Daylight samples, main cam, 12MP, Auto scene optimizer on
The 48MP mode will give you some extra detail in bright daylight at the expense of a decrease in dynamic range and marginal drop in saturation.
Daylight samples, main cam, 48MP
LG didn't fit a telephoto camera on the Velvet, but there is a 2x toggle in the viewfinder and the zoomed in shots actually don't look half bad, particularly if you manage expectations. There's a bit of noise, random textures like grass have a distinctly oversharpened appearance, but the images are more than usable overall.
Daylight samples, 2x zoom
The ultra wide angle cam on the Velvet does a fair job for the hardware. Its shots are quite soft, there's noticeable noise and fringing around high-contrast edges, but dynamic range is good and the colors are likeable, if a bit overdone with the saturation.
Daylight samples, ultra wide cam
Main camera photos in low light are detailed but on the noisy side. They're also quite dark for our liking, pretty much regardless of how well lit the scene is. Dynamic range is fairly wide if the auto HDR decides to kick in, less so without it. Color reproduction is on point - there are no reddish color casts and no major loss in saturation.
Low-light samples, main cam
Night mode on the Velvet has its own opinion as to when it should work and when it shouldn't. As in, you could go into into Night view, but the phone won't be doing the extra exposures and image stacking if it deems the light is above a certain level.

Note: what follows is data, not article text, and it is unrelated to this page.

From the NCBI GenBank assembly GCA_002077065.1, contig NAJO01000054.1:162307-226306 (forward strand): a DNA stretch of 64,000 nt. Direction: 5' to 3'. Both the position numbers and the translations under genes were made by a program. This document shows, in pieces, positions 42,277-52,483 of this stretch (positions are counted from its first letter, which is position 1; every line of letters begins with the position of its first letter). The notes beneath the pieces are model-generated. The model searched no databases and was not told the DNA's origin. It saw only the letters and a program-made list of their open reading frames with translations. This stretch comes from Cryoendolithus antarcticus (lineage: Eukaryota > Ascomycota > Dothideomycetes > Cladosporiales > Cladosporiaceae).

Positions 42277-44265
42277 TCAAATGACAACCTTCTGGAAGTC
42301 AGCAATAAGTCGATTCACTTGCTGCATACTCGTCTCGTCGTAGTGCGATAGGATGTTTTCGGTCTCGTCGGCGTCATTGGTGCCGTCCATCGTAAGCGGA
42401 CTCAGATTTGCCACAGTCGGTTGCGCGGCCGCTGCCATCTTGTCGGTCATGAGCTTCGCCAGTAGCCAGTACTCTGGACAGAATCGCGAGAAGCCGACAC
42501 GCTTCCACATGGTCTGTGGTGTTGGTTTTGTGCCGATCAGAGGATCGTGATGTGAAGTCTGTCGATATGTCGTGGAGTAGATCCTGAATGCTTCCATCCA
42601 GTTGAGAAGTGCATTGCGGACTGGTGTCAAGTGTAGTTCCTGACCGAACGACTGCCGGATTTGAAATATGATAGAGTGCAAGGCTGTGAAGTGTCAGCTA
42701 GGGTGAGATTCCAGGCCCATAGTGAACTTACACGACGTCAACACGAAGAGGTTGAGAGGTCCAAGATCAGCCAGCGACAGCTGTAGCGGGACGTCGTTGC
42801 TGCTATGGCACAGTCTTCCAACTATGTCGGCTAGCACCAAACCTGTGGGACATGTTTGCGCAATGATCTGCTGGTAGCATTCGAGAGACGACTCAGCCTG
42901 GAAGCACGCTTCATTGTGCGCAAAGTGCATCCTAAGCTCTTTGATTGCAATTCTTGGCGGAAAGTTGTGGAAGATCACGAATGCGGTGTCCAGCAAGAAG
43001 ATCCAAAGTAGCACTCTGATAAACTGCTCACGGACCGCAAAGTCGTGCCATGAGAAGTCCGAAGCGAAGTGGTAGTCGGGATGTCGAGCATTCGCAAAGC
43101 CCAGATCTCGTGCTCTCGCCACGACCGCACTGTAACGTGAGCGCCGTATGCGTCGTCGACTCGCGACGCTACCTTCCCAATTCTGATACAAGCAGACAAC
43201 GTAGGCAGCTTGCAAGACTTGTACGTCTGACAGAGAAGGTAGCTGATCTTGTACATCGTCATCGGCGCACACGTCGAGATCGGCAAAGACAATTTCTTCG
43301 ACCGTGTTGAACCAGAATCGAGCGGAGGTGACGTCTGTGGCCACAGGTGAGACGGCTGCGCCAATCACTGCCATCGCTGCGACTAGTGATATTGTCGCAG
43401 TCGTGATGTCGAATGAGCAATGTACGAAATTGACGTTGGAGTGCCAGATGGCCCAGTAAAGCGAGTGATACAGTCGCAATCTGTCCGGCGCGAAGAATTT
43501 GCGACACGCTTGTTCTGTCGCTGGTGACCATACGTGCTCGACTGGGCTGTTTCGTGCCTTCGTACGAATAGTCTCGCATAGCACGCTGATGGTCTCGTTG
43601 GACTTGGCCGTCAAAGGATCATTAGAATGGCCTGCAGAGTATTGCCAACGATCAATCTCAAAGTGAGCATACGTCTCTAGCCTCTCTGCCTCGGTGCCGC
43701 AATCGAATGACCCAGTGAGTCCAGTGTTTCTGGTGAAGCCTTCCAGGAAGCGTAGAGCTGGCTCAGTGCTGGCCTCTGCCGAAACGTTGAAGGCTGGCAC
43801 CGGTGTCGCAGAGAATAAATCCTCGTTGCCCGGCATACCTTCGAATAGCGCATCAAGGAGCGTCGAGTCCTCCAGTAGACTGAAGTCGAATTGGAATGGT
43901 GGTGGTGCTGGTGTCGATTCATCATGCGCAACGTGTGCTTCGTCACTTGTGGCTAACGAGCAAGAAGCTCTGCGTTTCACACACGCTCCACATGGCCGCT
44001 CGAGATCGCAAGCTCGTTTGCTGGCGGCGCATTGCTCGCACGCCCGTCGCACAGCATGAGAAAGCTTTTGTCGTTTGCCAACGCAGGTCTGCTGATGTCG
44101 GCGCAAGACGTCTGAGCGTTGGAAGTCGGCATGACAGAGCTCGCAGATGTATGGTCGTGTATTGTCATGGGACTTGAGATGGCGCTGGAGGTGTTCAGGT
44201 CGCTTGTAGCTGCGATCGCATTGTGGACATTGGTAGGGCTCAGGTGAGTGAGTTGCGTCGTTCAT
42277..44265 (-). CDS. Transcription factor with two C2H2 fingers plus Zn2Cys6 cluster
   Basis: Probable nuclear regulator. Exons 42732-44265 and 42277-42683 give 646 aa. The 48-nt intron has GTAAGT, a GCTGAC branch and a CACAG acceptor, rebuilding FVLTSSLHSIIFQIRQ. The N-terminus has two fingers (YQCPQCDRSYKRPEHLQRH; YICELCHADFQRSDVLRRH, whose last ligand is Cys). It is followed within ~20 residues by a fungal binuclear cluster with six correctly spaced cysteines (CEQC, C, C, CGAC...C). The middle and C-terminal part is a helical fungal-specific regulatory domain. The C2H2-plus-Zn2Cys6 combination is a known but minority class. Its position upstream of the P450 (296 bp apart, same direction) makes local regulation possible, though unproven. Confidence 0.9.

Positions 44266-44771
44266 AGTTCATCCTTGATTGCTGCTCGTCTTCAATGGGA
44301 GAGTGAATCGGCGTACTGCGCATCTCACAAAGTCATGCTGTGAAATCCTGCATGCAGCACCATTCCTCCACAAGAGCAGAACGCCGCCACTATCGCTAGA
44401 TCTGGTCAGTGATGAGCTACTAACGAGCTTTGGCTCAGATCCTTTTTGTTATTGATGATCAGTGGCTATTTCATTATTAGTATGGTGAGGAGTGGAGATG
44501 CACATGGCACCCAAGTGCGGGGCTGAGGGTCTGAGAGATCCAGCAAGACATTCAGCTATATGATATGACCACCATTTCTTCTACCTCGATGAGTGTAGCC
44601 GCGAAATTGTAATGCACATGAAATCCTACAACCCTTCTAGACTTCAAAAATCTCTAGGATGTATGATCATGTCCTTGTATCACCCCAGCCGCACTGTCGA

Even when it does engage, it doesn't make a world of a difference in terms of lifting the shadows. You may notice improved noise performance and some extra sharpening, but Night view is not the Night mode we know and love. Which is a somewhat strange development, given that the V60's Night view did give more noticeable results.
Low-light samples, main cam, Night mode
2x zoom shots don't get to benefit from HDR processing and have distinctly blown highlights. The photos are not great in terms of detail either though if you stick to fairly well lit scenes and fit to screen magnifications, they could still be usable. There's no Night view for 2x zoom.
Low-light samples, 2x zoom
The ultra wide cam's low-light shots are soft and lacking in detail. It's got some issues with colors in some of our warmly-lit scenes making for a washed out undersaturated look. We're not seeing an appreciable improvement if using Night view either.
Low-light samples, ultra wide cam
Low-light samples, ultra wide cam, Night mode
Once you're done with the real world samples, head over to our Photo compare tool to see how the LG Velvet stacks up against the competition.
LG Velvet against the Motorola Edge and the OnePlus 8 in our Photo compare tool
Portrait mode on the Velvet works decently, provided you don't torture it with complex scenes with plants in front of your subject. Even in simpler circumstances, it's prone to making hazy outlines and weird aliasing in the border areas.
The Velvet's portrait mode is neither here nor there with non-human subjects too. That hydrant's left edge is lost to the bokeh algorithms, and both the street sign and the trash can shots are the only successful samples of each of their respective 5-6 shot sequences.
Portrait samples, non-human subjects